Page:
Former new student orientation leader, Le’Asia Gaskin, a fourth-semester sociology and women’s, gender and sexuality studies double major, recalled her adventurous time as an orientation leader for the class of 2022
“I really wanted to continue my leadership experiences that I started in high school,” Gaskin said. “I really love UConn and wanted to learn more about the school itself, things that they don’t teach you in class.”
The application process was lengthy, spanning from mid-October to mid-December, but not hard to complete, Gaskin said.
“First you go to an information session and learn about the program and from there you choose to apply,” Gaskin said. “If your application is accepted, there is a series of interviews that you have to go through and decisions came out for me in December before break, because there’s a class that they have you take in the spring.”
Three phrases that Gaskin uses to describe being an orientation leader are: challenging, fun and having to choose your own attitude.
“It’s challenging to balance personal life with being a leader because I always had to have a smile on my face, and the hours are long… but it was fun,” Gaskin said. “It was fun interacting with the students and seeing the different groups that you get with each different orientation session.”
During the prep course, all orientation leaders go through, they lay out the do’s and don’ts for orientation, something Gaskin recalls well.
“I remember they made it clear we are not supposed to say which classes students should take. We aren’t allowed to talk about which professors were good or bad and which courses were easy or hard,” Gaskin said. “We also aren’t supposed to talk about how everyone drinks in college and parties. They ask that we emphasize late night and sports games because they want everyone to follow the conduct code.”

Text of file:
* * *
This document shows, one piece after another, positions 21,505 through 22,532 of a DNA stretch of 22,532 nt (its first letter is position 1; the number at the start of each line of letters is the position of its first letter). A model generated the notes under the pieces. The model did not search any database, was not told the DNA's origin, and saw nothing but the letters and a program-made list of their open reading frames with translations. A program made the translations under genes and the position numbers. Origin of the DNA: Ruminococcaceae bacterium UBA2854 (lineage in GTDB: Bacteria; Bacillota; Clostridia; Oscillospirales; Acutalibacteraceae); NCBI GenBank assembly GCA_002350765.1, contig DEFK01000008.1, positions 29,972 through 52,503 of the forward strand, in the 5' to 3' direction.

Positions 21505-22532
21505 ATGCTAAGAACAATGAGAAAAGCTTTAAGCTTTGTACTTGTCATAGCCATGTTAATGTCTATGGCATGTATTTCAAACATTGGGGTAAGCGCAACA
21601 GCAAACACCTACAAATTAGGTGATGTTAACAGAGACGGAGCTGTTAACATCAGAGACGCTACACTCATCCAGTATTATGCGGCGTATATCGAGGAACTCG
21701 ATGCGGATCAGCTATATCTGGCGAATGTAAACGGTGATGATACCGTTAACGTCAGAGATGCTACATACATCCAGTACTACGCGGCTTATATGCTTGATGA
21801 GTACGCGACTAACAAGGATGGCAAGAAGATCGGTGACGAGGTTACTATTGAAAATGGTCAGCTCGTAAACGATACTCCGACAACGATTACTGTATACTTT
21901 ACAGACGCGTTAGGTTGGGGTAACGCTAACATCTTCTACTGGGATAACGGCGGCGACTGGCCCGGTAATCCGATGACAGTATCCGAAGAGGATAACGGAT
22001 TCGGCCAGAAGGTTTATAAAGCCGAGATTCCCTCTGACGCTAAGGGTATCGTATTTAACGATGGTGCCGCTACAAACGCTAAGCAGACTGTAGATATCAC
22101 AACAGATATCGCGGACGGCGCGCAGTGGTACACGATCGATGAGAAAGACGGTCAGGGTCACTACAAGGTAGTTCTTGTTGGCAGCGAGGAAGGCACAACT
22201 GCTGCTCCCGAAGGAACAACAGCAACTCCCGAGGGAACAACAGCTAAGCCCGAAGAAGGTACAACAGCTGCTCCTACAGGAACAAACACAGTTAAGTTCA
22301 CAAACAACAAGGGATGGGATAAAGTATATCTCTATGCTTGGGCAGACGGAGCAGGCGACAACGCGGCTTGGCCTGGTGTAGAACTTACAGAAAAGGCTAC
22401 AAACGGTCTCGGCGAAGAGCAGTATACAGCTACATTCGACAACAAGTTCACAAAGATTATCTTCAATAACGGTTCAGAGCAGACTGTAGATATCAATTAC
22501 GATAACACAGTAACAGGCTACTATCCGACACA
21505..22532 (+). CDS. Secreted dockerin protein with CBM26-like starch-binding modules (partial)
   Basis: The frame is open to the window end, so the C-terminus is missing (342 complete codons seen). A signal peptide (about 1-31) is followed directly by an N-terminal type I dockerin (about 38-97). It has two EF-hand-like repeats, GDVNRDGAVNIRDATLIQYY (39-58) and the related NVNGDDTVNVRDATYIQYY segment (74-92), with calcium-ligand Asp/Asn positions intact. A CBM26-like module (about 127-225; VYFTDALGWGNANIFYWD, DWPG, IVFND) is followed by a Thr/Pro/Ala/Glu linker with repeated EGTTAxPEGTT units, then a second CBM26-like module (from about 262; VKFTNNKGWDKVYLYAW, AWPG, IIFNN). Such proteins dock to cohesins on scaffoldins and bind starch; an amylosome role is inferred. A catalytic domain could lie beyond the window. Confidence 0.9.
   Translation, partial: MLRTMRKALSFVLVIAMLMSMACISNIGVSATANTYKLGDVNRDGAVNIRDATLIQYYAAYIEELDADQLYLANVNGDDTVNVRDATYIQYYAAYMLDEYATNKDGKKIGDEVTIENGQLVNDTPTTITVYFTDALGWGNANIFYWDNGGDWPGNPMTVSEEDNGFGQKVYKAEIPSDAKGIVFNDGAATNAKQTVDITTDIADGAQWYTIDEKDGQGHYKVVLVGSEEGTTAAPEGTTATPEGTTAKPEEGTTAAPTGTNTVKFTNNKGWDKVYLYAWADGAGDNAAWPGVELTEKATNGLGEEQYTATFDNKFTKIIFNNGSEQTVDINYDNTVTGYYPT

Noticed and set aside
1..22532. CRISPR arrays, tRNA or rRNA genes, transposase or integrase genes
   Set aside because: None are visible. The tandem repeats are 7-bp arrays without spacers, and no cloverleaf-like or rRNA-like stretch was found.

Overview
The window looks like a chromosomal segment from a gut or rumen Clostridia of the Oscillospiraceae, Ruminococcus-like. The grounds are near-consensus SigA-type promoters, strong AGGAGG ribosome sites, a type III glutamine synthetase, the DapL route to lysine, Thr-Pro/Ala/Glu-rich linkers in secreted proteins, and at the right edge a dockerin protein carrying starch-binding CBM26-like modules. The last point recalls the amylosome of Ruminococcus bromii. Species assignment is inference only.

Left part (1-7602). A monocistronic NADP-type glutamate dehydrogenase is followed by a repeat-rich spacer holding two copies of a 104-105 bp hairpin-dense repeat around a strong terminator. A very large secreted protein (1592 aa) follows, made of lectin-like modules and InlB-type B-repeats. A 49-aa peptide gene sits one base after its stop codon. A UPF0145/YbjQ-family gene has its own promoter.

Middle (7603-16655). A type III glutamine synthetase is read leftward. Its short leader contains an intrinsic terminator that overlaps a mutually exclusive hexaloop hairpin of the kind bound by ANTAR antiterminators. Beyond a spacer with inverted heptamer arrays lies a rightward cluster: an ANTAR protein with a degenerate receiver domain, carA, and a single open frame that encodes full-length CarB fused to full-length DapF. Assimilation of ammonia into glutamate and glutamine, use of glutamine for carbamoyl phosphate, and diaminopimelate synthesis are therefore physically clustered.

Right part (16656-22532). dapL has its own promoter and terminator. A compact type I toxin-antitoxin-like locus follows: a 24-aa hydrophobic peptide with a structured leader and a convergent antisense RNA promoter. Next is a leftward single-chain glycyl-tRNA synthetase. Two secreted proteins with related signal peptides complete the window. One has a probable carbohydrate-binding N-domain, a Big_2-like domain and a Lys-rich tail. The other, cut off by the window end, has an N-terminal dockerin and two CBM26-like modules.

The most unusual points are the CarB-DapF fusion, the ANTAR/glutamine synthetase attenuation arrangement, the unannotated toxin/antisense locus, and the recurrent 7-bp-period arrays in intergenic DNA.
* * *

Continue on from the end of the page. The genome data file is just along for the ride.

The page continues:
Gaskin will not be an orientation leader this year, but she chose to continue working with the orientation team and will be part of the parent orientation staff. Parent orientation staff is another one-year program that involves prep before the orientation sessions begin.
“I wish I could be a new student orientation leader again, but you can only do it once, so the next step is parent staff, so I will be doing orientation with the parents that choose to come to orientation with their kids,” Gaskin said.
Gaskin said she was as honest as possible with each of her orientation groups and never lied about her feelings toward UConn.
“I think I told my students everything,” Gaskin said. “I could gauge a vibe based on the group dynamics what was important and what’s not. I think all the big messages I wanted to send, I did.”
Gaskin did not hold back when it came to the realities of college life and the struggles that can be faced.
“I’m the type of person that likes to share my experiences; if I failed a class, I would tell them,” Gaskin said. “There was a class I withdrew from, and that was something I shared so they understood how that process goes from a student’s perspective.”
Being an orientation leader doesn’t separate the leader from their experiences as a student, something that some new students forget, Gaskin said.
“I think it’s important to understand that just because I’m your orientation leader that doesn’t mean I’m better than you or bigger than you,” Gaskin said. “I still am going through the same things as most of them. I was the same age as some of the people there.”
Gaskin felt that honesty was the best way to give new students an inside look to life as a college student.
“I really wanted to emphasize telling my story so that my students felt comfortable with me and really heard a student’s honest perspective,” Gaskin said. “I just wanted to be transparent with every group, and I wanted them to really know what they are getting themselves into.”
Naiela Suleiman is a campus correspondent for The Daily Campus. She can be reached via email at email@example.com.